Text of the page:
<![CDATA[ There is not much the report writer can do to speed things up, compared to the DBAs and the people buying the hardware. Nevertheless, I wanted to share some ideas that may or may not work in your situation.
Use indexes in your database
When writing stored procedures, I prefer to keep my query as a file for as long as possible before turning it into a stored procedure.
Then, before I turn the batch file into a sproc, I do a check of the execution plan by pressing CTRL+L in SQL Server Management Studio. If the plan shows any kinds of table scans, I know I may have a non-optimal query.
On a related note, keep in mind that the application is optimized for the things it does most often. If you are querying something that the application does all day long, you will find the indexes designed heavily in your favor, but if you are writing anything else you are on your own.
Generally use table variables rather than temporary tables
The most common problem with temporary tables is that they can cause your code to recompile at execution time every time your stored procedure is run, and you will not know about it.
Whenever you have code that creates tables interspersed with T-SQL code, you run the risk of a recompile.
There are exceptions, however. Temporary tables have the ability to have any number of indexes (just like a permanent table), and have statistics maintained on them. Also the cost of a recompile may be small compared to the cost of your query.
You can cause an expensive recompile by creating temporary tables using select ..into #MyTable within your other data manipulation code. If you must use temporary tables, try to create them all at once.
Better still, make sure that all your temporary tables are all defined with create table statements, so the optimizer knows about them.
Even better still, use table variables instead of temporary tables whenever possible as temporary tables have a habit of being written to tempdb instead of residing in memory and SQL Server has more opportunities to optimize operations on table variables, in addition to the reasons above.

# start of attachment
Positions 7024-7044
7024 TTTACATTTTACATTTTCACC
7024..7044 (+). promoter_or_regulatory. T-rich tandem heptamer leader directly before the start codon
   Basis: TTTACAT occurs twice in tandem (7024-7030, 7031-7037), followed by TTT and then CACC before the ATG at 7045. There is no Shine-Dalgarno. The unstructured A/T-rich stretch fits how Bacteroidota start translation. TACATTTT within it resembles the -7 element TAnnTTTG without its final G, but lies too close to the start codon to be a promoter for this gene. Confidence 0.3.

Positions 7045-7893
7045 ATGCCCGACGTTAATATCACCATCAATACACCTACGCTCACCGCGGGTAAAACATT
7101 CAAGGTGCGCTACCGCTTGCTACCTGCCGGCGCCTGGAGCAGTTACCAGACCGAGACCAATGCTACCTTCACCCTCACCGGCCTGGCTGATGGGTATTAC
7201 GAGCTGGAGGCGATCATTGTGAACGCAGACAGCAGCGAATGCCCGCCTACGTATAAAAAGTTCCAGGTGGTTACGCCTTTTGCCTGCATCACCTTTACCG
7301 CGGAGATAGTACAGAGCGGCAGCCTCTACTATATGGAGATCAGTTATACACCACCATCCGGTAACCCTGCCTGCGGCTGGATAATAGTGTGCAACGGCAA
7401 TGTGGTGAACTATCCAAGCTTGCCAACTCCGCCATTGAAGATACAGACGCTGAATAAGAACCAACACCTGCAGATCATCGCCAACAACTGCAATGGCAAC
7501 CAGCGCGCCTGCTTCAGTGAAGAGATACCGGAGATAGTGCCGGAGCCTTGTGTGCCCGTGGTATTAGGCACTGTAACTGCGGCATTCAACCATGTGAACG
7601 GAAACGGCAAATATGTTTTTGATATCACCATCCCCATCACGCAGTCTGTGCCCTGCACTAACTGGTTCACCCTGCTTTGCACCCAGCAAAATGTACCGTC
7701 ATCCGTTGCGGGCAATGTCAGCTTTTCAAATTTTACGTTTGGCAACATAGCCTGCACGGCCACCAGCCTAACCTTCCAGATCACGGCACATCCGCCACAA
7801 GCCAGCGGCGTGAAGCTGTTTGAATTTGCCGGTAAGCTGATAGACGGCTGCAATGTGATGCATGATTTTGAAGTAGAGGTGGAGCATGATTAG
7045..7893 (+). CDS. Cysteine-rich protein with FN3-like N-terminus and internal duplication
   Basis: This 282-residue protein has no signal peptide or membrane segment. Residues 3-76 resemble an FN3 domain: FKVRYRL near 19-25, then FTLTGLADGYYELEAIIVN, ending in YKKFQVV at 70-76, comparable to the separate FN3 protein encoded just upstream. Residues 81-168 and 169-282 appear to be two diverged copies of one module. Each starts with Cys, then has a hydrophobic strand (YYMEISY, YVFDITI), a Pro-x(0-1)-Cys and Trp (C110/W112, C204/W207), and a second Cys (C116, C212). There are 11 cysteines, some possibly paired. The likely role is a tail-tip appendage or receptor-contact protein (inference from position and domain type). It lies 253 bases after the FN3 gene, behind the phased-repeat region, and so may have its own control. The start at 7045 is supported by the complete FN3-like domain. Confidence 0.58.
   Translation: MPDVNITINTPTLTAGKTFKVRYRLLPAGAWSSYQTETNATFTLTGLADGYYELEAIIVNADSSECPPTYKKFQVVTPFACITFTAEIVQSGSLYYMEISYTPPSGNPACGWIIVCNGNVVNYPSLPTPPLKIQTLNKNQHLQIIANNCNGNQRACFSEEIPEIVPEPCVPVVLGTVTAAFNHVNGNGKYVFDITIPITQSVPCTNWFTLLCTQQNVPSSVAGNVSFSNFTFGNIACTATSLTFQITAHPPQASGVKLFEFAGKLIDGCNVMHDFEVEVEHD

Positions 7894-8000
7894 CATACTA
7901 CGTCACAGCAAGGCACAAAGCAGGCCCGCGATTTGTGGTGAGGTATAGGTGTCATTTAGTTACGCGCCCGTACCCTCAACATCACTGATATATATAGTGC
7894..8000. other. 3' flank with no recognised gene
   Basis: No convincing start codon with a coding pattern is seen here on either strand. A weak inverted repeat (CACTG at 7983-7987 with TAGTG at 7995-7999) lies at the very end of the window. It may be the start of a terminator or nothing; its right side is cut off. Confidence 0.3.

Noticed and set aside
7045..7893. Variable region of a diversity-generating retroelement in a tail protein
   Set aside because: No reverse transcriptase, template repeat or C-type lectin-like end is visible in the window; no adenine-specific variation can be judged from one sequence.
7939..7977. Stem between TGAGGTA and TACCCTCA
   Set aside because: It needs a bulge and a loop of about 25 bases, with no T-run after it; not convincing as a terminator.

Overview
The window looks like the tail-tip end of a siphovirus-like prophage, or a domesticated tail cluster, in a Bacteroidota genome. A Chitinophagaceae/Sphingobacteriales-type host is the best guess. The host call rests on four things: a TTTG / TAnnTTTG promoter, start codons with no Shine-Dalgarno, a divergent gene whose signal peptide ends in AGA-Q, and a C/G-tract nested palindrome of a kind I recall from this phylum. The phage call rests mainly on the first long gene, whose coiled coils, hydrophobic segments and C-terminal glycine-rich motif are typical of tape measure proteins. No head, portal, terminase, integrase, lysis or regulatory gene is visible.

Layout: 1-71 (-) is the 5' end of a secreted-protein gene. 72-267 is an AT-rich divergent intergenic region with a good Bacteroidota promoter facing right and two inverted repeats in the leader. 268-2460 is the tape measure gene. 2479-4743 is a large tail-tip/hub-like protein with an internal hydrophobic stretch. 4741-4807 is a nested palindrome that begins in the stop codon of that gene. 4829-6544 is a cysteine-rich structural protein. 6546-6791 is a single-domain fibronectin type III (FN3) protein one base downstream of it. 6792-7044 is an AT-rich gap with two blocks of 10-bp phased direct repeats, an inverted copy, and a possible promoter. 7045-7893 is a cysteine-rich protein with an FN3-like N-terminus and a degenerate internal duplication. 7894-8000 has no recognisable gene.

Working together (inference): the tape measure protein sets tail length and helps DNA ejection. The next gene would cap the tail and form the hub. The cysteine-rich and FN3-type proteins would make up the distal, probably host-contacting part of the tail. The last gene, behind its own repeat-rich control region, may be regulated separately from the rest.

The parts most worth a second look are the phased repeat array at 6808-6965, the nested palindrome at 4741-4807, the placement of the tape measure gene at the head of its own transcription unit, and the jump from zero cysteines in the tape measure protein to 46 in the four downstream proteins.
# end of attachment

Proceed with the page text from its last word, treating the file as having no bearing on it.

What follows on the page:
For more detailed information on what can cause a recompile, see,
Surprisingly, this little directive actually saves significant time,
Contrary to what some people think, it does not actually affect functionality with respect to @@rowcount.
set nocount on
select top 99 * into #t2 from cv3client
print @@rowcount –works even with nocount on
This still works, no matter what state nocount is in, but, with nocount off, it is as if your stored procedure has a bunch of print statements sprinkled throughout which takes enough time to make it worthwhile to insert this one command.
Use the nolock hint, but cautiously
The real reason I am writing this article is because of the generous use of the (nolock) hint that we make around here.
At first it concerned me, but I have become more comfortable with it over time, so I wanted to share my reasons why I am now comfortable with this now so it can either become part of the common prevailing wisdom and be used by everyone, or so someone can show me a reason why we should not.
In our database, configuration information is never updated at the same time as reports are run (only at downtime) and data is never deleted (instedead the older row is inactivated)
The reason I think the (nolock) hint should be safe in our database is because you will never be able to read a row of data in a harmful transient state; the worst you may be able to do is read a recently inactivated record.
But reading that recently inactivated record is no more harmful than running the report a few seconds too soon, which would give the same result.
I should add that the vendor of the application we use also uses (nolock) in their reports.
Other times when it is safe to use (nolock) include:
*When you are joining tables that do not change while your report is running, say a table of zip codes and cities.
*when it’s just you developing code in your test database.
*when you can include a disclaimer on your report.
Also note that another way to achieve the benefits of (nolock) is to lock the file containing the read-only table. In our case we cannot do this.
Here is an article that discusses (nolock) in greater detail:
SQL Server supports a large number of other query hints that are applicable in various situations. Here is a reference on the query hints supported by SQL Server 2008:
The default isolation level for a select statement is READ COMMITTED. This prevents dirty reads but the data can be changed before the end of the transaction, possibly resulting in nonrepeatable reads or phantom data. See this link:
This article demonstrates a 14% performance improvement with (nolock) even when tables are only being read, not updated.
Use cursors and table variables with care
Cursors are almost always a last resort, but writing reports often requires a very detailed manipulation of data that can only be performed using cursors.
For example, I am working on a report that contains 23 columns of data, all from slightly different places in the database. It is not realistic to get this all in one select statement.
Of course, you should never use a cursor against the database directly. Instead, grab the data you need and put it into a table variable and manipulate it from there.
When you do use a cursor, use the LOCAL and FAST_FORWARD options.
This specifies a FORWARD_ONLY, READ_ONLY cursor with performance optimizations enabled. This is the fastest type of cursor.